Labor Immigration Law

United States Labor Immigration Law News and Analysis

F-1 Articles

USCIS Reverses OPT Extensions Denied Due to Volunteering or Unpaid Work

Our office had received a number of inquiries and we have worked with a number of individuals, universities and their DSOs who had seen a spike in OPT extension (STEM OPT extensions, most often) which were denied by USCIS due to the fact that the F-1 holder had engaged in volunteering or unpaid work during the term of their initial OPT term due to allegedly exceeding the unemployment maximum allowed for OPTs.      After a number of inquiries to USCIS were raised, USCIS has announced that such denials were issued in error and will work on reinstating the applications (and status) to those F-1 holders who may be affected.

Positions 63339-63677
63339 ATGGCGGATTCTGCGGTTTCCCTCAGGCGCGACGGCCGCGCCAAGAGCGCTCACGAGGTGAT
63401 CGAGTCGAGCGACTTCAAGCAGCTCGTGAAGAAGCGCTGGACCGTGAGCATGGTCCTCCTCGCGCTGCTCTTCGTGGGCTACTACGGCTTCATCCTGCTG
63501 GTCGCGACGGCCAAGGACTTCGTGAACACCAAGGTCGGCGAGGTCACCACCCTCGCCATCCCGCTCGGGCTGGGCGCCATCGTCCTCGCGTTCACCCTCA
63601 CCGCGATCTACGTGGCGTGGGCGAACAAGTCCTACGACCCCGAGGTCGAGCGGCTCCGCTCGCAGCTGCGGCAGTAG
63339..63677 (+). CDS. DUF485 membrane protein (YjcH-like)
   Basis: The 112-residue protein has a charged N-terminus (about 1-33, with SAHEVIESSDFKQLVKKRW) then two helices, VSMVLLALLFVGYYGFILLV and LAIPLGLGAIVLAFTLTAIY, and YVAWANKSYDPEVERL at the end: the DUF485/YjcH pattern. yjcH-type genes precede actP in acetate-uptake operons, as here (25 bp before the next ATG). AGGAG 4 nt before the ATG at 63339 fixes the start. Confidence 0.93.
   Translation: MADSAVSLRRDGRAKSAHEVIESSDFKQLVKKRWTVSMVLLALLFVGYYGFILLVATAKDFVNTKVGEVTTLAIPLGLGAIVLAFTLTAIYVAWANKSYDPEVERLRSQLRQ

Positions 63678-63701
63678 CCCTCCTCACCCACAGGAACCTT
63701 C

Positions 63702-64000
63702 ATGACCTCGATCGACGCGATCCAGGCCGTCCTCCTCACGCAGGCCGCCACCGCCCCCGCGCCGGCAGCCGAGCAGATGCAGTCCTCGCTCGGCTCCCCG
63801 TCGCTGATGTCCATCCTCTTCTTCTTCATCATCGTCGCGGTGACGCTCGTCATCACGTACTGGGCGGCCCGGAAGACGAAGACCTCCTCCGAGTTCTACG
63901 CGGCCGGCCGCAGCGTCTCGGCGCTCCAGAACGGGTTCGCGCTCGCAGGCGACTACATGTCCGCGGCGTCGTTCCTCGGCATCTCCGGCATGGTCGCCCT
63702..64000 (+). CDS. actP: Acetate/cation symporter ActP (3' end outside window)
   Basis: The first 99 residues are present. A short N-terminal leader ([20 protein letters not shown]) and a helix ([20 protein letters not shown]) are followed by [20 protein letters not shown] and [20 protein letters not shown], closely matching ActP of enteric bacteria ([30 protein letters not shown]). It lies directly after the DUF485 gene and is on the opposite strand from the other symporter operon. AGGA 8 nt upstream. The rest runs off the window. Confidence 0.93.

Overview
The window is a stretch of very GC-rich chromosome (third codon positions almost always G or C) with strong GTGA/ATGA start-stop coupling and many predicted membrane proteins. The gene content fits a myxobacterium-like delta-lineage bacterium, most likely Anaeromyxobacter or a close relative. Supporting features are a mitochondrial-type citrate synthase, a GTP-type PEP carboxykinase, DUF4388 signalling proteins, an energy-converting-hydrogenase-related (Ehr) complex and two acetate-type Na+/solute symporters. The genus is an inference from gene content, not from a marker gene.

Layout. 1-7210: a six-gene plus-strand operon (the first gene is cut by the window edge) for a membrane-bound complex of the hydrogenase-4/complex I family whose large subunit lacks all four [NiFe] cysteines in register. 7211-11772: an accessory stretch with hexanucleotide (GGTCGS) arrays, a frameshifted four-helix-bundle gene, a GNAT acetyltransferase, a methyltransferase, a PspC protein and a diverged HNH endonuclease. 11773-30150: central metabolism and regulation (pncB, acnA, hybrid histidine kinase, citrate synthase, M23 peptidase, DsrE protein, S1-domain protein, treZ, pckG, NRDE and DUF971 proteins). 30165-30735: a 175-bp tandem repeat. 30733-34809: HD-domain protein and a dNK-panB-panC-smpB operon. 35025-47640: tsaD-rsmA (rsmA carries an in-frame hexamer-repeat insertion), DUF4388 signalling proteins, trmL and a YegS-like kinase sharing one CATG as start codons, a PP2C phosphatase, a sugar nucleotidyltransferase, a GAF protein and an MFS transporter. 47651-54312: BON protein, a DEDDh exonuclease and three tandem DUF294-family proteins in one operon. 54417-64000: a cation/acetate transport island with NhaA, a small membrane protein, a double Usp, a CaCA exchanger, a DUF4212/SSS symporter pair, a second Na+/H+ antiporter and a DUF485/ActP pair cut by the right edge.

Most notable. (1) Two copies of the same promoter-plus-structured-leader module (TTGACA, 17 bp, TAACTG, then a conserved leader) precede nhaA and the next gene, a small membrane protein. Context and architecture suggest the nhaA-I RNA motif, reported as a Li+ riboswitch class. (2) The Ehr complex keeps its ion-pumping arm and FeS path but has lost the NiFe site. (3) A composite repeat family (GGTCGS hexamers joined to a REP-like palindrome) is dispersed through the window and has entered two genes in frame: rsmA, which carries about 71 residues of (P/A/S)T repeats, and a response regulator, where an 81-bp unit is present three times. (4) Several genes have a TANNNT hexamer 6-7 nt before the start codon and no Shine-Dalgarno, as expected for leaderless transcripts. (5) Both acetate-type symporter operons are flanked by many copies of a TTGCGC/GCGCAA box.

The USCIS Announcement

USCIS’s announcement is dated February 6, 2014 and states plainly that some 17-month OPT STEM extensions were denied in error.     The relevant OPT policy guidance (SEVP OPT 2010 Policy Guidance, Section 7.2.1) states that:

“Unpaid employment. A student may work as a volunteer or unpaid intern, where this practice does not violate any labor laws. The work must be at least 20 hours per week for a student on post-completion OPT. A student must be able to provide evidence acquired from the student’s employer to verify that the student worked at least 20 hours per week during the period of employment.”